This essay will consider the larger issues of historical context and theology. It will examine the relationship between personal experience and individual theological reflection, as well as the relationship between collective experience and group theological reflection. It will deal with the individual and collective experience of suffering, and the relationship of these sufferings to Christian theological reflection on Christology. The paper begins by looking rather broadly at the issue of suffering as expressed by African-American Christians, and how this suffering influences theology. In ways similar to the Holocaust, the American slave inflicted intense suffering upon not only one generation of people, but upon generations to come. The consequences of the terrifying experiences suffered by African people brought to the Americas will not, in our lifetime, come completely to an end.
One way to enter into this experience of suffering is by closely examining history. Another way is to look at some of the theological reflection that has occurred in the wake of the slave trade. Long after the days of black slavery "officially" ended, racism continues to exist in America in many forms, which results in a continuation of suffering. Racism and discrimination based on color (even when it does not involve racism) expands the experience of suffering beyond African and African-American people; the impact of racism influences all people of color in America. In addition to America's history of racism, is America's history of sexism and gender discrimination. The combination of these two evils, racism and sexism, results in a devastatingly harsh set of conditions in which black women must exist. The theological reflection that results from living in these conditions is important, and must be heard.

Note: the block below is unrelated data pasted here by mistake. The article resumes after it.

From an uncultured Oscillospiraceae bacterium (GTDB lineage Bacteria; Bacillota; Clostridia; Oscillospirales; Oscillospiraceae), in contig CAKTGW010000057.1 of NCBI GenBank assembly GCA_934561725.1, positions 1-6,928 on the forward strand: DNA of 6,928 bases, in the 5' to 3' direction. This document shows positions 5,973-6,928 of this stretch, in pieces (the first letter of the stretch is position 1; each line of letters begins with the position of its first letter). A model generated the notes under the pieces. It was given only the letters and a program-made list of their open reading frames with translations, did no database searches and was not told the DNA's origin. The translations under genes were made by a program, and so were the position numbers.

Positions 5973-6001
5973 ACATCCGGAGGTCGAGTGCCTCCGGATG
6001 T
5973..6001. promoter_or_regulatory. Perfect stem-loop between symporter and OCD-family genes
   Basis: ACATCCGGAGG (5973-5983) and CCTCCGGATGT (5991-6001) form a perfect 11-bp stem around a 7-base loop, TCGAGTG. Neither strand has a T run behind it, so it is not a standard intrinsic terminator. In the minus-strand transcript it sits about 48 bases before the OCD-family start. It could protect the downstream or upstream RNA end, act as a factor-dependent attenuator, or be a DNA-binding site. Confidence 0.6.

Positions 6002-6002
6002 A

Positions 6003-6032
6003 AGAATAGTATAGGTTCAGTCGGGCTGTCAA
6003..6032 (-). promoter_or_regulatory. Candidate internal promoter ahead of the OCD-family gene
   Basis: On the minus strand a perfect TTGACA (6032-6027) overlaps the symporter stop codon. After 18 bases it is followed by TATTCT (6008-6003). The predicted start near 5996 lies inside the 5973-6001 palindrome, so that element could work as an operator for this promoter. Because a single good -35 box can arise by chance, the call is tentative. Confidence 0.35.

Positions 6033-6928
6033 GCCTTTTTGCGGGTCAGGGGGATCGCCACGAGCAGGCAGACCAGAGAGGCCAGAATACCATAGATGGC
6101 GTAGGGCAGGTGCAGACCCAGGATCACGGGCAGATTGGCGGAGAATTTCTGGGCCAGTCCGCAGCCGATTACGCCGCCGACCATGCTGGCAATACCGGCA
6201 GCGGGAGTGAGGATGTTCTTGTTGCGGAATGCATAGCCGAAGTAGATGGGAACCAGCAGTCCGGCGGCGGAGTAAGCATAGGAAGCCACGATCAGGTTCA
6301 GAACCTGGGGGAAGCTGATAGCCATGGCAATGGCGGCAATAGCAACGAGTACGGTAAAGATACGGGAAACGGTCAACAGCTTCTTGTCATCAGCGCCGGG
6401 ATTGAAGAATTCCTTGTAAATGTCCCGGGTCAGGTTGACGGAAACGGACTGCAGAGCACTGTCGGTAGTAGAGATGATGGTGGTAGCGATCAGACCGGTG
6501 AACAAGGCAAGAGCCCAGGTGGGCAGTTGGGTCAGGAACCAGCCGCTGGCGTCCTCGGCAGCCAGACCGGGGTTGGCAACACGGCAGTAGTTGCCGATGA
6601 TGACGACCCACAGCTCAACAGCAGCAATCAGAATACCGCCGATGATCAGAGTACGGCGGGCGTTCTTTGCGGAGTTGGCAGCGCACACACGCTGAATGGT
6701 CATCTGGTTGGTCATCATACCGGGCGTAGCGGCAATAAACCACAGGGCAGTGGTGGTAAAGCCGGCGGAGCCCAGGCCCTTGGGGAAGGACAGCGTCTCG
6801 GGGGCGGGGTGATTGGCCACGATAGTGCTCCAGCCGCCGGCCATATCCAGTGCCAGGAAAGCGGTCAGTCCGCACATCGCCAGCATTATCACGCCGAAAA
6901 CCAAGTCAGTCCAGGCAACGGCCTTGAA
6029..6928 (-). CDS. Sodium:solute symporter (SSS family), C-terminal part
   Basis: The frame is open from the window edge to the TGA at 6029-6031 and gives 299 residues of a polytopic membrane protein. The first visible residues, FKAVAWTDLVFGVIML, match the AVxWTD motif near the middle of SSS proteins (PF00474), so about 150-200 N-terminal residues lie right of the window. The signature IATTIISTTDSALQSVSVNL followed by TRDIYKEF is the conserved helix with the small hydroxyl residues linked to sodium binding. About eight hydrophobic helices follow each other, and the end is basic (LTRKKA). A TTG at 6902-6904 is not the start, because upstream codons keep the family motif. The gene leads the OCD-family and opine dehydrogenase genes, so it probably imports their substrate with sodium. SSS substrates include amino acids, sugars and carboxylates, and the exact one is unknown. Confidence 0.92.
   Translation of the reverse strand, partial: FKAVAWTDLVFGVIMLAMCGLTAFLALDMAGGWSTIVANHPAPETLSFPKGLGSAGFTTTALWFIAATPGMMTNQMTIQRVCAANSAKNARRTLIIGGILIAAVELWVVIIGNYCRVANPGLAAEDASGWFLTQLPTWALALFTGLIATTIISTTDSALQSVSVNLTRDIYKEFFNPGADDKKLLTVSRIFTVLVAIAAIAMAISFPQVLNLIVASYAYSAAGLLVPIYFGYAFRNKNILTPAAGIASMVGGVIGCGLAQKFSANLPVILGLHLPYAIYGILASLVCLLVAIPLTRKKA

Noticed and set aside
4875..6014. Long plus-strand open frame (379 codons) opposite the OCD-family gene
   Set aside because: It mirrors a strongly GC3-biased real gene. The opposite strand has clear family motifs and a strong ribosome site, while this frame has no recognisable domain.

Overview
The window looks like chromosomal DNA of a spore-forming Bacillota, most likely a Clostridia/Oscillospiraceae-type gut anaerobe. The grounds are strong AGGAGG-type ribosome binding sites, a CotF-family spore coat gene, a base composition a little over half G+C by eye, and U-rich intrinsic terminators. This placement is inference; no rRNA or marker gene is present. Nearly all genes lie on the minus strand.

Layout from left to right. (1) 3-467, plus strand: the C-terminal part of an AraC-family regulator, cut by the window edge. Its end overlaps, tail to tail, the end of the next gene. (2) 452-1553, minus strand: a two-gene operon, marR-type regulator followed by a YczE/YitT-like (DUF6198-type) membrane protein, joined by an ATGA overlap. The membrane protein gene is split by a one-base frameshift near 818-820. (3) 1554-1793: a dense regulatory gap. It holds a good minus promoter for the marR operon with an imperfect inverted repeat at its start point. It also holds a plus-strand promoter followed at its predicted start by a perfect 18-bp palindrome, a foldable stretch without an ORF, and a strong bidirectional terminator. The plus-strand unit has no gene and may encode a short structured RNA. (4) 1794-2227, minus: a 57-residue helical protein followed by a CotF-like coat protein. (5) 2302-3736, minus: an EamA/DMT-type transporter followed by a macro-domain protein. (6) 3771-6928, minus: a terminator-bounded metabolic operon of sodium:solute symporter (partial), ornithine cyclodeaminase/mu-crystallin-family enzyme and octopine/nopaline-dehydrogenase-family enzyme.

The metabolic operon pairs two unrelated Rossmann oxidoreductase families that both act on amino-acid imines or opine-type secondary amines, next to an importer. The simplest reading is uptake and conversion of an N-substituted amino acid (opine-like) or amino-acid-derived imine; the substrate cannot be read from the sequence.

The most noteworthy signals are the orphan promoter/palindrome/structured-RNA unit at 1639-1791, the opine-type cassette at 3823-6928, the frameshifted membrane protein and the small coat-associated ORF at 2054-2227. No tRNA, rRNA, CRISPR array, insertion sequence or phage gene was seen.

The African-American Experience and the Production of Theology
Today, as never before in history, people are able to look, listen, and travel around the world. We can no longer assume that peoples' lives will begin and end without contact from people outside their own community. This global contact has brought not only the excitement of learning that people are united in certain ways, but it has brought the sometimes threatening truth that people are very different. Even if people claim the same core belief system, this core may be adorned in so many different ways that it is barely recognizable. Even though both white and black Americans regard themselves as Christian, it is important to recognize differences do indeed exist. Simply sharing the descriptive title "Christian" does not mean that all people who share the title believe the same things or think about their spirituality in the same way. Personal and collective experience has a large influence on this.